Keck Graduate Institute (KGI) strives to address, explore, educate, understand, and respond to the diversity of the human experience.

The JEDI Committee will be a thought-partner to foster open and transparent communication with KGI’s senior leadership by working to promote strategic priorities related to Justice, Equity, Diversity, and Inclusion issues.

KGI is an educational community which values, recognizes, and embraces diversity among our students, staff, and faculty. It seeks to provides an inclusive learning and research environment where each person feels a sense of belonging and respect.


The JEDI Committee works to integrate best practices for justice, equity, diversity, and inclusion into institutional values, policies, and programs. The JEDI Committee will provide research and policy recommendations, event support, and guidance to KGI’s leadership as requested.

How is the JEDI Committee Defined?

  • Justice is the goal of addressing inequities to foster equitable participation of all groups and acknowledging systemic and historical barriers to access of power, education, and other opportunities for personal activity and social privileges.

  • Equity ensures that everyone has support and access to the resources needed to be successful and identifying and eliminating both structural and personal barriers that have prevented the full participation of communities most impacted by systemic oppressions.

    • Improving equity involves increasing justice and fairness within the policies, procedures and processes of institutions and systems, as well as in the distribution of resources. Tackling equity issues requires an understanding of the root causes of outcome disparities within our society and institution.( such issues as institutionalized racism, sexism, homophobia, ageism, etc.)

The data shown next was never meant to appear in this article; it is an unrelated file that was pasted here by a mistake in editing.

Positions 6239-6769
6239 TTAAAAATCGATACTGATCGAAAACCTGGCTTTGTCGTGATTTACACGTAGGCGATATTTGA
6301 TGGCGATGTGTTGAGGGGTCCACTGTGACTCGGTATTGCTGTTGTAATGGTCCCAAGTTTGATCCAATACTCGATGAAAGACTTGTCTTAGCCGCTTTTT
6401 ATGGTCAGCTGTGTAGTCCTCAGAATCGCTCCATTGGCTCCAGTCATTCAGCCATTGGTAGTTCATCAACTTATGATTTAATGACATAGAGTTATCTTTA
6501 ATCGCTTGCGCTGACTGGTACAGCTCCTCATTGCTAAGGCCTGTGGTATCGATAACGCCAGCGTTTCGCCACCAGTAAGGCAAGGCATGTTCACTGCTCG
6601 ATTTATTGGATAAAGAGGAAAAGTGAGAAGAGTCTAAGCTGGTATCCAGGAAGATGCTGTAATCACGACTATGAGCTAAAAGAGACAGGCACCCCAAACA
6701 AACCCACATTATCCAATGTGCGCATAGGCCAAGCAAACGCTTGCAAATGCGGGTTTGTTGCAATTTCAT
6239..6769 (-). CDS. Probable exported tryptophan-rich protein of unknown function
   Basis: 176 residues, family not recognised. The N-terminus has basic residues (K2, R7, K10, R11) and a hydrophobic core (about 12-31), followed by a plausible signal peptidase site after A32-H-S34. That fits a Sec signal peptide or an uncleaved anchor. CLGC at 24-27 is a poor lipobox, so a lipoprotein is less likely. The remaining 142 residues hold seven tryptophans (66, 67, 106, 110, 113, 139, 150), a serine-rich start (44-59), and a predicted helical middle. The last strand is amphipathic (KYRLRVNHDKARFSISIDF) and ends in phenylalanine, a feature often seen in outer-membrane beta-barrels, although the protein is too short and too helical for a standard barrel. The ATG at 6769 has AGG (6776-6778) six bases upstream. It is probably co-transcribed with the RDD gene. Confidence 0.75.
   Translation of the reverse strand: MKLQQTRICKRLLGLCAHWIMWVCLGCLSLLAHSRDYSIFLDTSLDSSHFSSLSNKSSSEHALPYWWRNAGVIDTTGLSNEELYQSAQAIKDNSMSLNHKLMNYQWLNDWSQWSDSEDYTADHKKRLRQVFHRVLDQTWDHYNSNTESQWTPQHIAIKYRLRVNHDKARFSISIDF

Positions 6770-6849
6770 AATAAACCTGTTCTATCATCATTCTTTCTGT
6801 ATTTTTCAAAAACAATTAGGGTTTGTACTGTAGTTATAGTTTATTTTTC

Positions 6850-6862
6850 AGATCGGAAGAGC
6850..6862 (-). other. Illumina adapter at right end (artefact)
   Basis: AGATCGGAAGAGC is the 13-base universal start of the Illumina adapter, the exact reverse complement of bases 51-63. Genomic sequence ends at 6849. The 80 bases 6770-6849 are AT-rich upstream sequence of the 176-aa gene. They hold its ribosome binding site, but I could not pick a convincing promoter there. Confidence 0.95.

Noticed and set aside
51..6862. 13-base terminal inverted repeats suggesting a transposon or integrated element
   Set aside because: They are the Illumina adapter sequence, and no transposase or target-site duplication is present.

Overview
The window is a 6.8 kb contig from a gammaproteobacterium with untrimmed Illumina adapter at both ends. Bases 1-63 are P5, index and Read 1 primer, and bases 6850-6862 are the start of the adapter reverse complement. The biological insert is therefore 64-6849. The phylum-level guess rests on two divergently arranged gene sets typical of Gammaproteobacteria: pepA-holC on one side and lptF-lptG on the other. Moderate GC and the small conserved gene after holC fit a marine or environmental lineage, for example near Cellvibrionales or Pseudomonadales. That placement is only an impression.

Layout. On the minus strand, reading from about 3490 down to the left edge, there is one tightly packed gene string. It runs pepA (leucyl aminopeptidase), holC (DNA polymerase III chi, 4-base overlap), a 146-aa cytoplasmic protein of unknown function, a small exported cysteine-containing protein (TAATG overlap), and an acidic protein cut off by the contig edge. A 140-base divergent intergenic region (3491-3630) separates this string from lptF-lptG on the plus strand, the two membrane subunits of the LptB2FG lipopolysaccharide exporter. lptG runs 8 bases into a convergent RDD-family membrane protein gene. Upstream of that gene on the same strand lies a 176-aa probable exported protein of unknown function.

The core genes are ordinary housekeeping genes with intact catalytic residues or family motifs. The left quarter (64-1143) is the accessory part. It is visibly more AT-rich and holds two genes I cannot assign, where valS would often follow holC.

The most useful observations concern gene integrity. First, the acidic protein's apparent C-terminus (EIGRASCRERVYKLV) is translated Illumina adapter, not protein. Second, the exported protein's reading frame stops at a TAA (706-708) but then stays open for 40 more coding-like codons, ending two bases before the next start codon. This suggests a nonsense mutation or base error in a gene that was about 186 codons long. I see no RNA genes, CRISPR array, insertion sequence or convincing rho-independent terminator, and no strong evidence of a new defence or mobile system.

• Equity differs from equality. Equality refers to treating everyone the same, but does not necessarily lead to equitable outcomes because diverse communities have diverse needs and have faced historically and continue to face varying obstacles and inequities.
    • The range of human differences, including but not limited to race, ethnicity, gender, gender identity, sexual orientation, age, socioeconomic status, physical ability or attributes, religious or ethical values systems, national origin, political beliefs, and cultures.
    • Diversity means more than just acknowledging and/or tolerating difference. It’s a set of conscious ideals, policies and practices that seek to understand and appreciate the interdependence of humanity, cultures, and the natural environment.
  • Ensuring that people of all backgrounds, identities, abilities, perspectives, and beliefs have an equitable opportunity to belong, achieve success, and contribute in positive ways to their communities. An inclusive institution promotes and sustains a sense of belonging. KGI seeks to value and practice respect where all people are recognized for their inherent worth and dignity, talents, beliefs, backgrounds, and ways of knowing and living.

JEDI Committee Members

Cynthia Agu
Cross-Cultural Global Diversity Chair and/or Student Government President
Jay Chok
Associate Professor of Management, Henry E. Riggs, School of Applied Life Sciences
Jeniffer Hernandez
Assistant Professor of Biopharmaceutical Sciences, School of Pharmacy and Health Sciences
Cheryl Merritt
Assistant Vice President of Human Resources and Employee Engagement

Events and Initiatives

The JEDI Committee is currently working on the following KGI campus-wide initiatives:

  • A KGI-wide Climate Survey
  • A KGI Campus Read for the 2021 – 2022 academic school year (see below)